Media reporting is the real foreign national prisoner ‘problem’

Certain sections of the press continue to run inflammatory stories on the UK’s apparent failure to deport foreign nationals convicted of criminal offences.

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By Gemma Lousley

Barely a month goes by without certain sections of the press publishing inflammatory stories on the UK’s apparent failure to deport foreign nationals convicted of criminal offences.

The latest flurry of outrage – prompted by the appearance on Tuesday of Rob Whiteman, the chief executive of the UK Border Agency (UKBA), before the home affairs select committee – has focused on the revelation that there are around 3,900 foreign national ex-prisoners living in the community, having been released from immigration detention and, it is alleged, having “dodged” deportation action.

Immigration-detention-centreThis figure, which newspapers have leapt on as fresh evidence of foreign nationals’ frustration of deportation proceedings, is not new: a similar figure was readily available in the two most recent home affairs select committee reports on the work of UKBA, published in April 2012 and November 2011.

It has, nevertheless, fuelled yet another round of uninformed and often wholly incorrect reporting on foreign national prisoners.

According to the Mail, the route to release for foreign national prisoners is a relatively easy one:

“Once they have served their sentence, the convicts can continue to be held only if there is a good chance of them being deported imminently.”

In reality, the vast majority of those being considered for deportation are detained under immigration powers following completion of their custodial sentence.


See also:

How to create a Telegraph migration scare story 9 Sep 2011

The anti-human rights obsession of Theresa and the Tories 5 Oct 2011

The government must stop spreading untruths about immigration 18 Oct 2011


A report (pdf) by the chief inspector of UKBA, published at the end of last year, found foreign national prisoners were detained in 97% of cases where deportation was being sought, and highlighted within the Border Agency “a culture that detention is ‘the norm’”. Moreover, they are often detained for lengthy periods of time.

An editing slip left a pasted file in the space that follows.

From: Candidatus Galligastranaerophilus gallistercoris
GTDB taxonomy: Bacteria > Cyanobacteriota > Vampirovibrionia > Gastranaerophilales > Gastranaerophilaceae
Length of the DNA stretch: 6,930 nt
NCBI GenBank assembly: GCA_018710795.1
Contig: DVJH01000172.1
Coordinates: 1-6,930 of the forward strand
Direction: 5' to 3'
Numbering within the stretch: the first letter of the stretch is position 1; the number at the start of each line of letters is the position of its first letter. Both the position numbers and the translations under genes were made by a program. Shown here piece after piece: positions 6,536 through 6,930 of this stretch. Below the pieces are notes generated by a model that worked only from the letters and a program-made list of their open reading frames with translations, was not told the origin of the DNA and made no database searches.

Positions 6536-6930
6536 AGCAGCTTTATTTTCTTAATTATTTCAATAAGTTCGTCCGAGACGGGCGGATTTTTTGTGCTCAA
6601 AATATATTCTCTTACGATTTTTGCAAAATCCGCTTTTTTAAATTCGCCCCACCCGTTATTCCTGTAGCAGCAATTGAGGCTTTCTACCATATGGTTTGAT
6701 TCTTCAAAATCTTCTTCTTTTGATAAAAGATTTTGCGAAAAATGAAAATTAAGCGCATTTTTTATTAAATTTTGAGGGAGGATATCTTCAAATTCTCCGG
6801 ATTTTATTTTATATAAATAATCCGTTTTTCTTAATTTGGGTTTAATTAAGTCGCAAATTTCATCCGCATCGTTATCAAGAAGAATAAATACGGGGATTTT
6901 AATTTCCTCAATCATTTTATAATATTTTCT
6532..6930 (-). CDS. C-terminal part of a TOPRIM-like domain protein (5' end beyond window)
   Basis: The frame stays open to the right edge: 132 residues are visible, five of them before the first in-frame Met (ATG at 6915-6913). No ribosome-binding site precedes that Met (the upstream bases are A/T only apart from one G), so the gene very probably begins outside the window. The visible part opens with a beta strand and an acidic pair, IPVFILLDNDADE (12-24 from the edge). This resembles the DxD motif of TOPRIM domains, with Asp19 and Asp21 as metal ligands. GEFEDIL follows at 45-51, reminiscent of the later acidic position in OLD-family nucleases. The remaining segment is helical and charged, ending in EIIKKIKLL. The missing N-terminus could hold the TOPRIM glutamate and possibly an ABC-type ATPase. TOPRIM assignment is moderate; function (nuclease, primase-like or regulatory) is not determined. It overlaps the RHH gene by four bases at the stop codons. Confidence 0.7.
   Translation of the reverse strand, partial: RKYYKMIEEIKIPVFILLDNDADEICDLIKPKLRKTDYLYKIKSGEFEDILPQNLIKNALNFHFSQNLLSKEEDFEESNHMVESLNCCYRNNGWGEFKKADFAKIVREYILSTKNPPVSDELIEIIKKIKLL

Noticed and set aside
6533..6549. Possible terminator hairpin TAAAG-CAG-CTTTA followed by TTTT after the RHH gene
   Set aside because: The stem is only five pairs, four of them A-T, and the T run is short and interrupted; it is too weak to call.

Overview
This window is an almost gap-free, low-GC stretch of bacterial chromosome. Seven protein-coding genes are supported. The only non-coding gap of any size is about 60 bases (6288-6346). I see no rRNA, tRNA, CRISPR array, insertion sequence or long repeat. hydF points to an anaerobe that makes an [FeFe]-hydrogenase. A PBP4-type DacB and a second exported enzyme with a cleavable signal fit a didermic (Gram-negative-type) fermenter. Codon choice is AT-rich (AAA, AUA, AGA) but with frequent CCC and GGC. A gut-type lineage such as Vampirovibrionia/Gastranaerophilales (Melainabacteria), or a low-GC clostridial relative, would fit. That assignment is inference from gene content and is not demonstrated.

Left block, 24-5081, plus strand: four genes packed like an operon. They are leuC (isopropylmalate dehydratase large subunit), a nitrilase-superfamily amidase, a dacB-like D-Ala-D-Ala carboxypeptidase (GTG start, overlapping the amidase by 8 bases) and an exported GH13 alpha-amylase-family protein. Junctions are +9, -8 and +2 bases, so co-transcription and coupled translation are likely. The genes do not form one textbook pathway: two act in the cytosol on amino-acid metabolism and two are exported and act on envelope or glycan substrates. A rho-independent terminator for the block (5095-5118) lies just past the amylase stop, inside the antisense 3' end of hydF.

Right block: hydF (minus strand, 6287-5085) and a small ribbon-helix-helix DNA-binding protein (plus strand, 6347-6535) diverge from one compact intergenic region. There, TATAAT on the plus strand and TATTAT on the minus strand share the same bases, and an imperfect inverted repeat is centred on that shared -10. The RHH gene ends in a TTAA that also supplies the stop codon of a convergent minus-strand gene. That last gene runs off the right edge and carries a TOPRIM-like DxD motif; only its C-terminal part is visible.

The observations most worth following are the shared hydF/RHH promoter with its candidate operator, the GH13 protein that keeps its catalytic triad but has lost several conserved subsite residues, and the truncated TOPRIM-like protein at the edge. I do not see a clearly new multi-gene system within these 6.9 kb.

According to the same report, in May 2011, 27% of all foreign national prisoners held post-sentence had been detained for more than a year.

Those who are subsequently released from detention – predominantly by the courts, on immigration bail, because it is judged that there is no realistic prospect of removal within a reasonable timescale – are hardly, as the Metro declares, “living free in Britain”. They are usually released with stringent conditions attached, including regular reporting and electronic tagging.

They are also likely to face serious financial difficulties, even destitution, since they are not, as both the Telegraph and the Metro maintain, able to claim benefits. Moreover, release from detention does not mean that deportation has been “dodged”. Foreign national ex-prisoners continue to be subject to deportation action until it can be enforced.

In its article, the Telegraph takes the opportunity to conflate foreign nationals facing deportation with “illegal immigrants”; the Mail uses its report to suggest, yet again, a correlation between “foreign criminals” and serious offending. Both are clear misrepresentations.

Anyone who is not a British citizen can be subject to deportation action, including those who have been settled legally in the UK for many years – and the threshold for deportation is low. Following the implementation of the UK Borders Act 2007, non-EEA nationals sentenced to twelve months or more in custody are subject to automatic deportation.

There is, moreover, no evidence to suggest that foreign nationals who offend are predominantly violent, dangerous individuals. The most recent annual statistics from the Ministry of Justice show that up until 30 June 2011, 29% of British male prisoners serving an immediate custodial sentence have been convicted of offences of ‘violence against the person’. For foreign national male prisoners, the equivalent figure is 24%.

Interestingly, written evidence (pdf) submitted by Rob Whiteman to the home affairs select committee in advance of his appearance notes:

“We are seeing fewer cases arising which fit the deportation threshold… this suggests that foreign nationals are committing fewer serious crimes.”

Predictably, this was roundly ignored by the media.

Alongside the populist pandering of politicians, deliberately misleading media reportage is preventing anything resembling a sensible discussion on foreign nationals in prison from taking place. If there is a foreign national prisoner ‘problem’, this, surely, is it.


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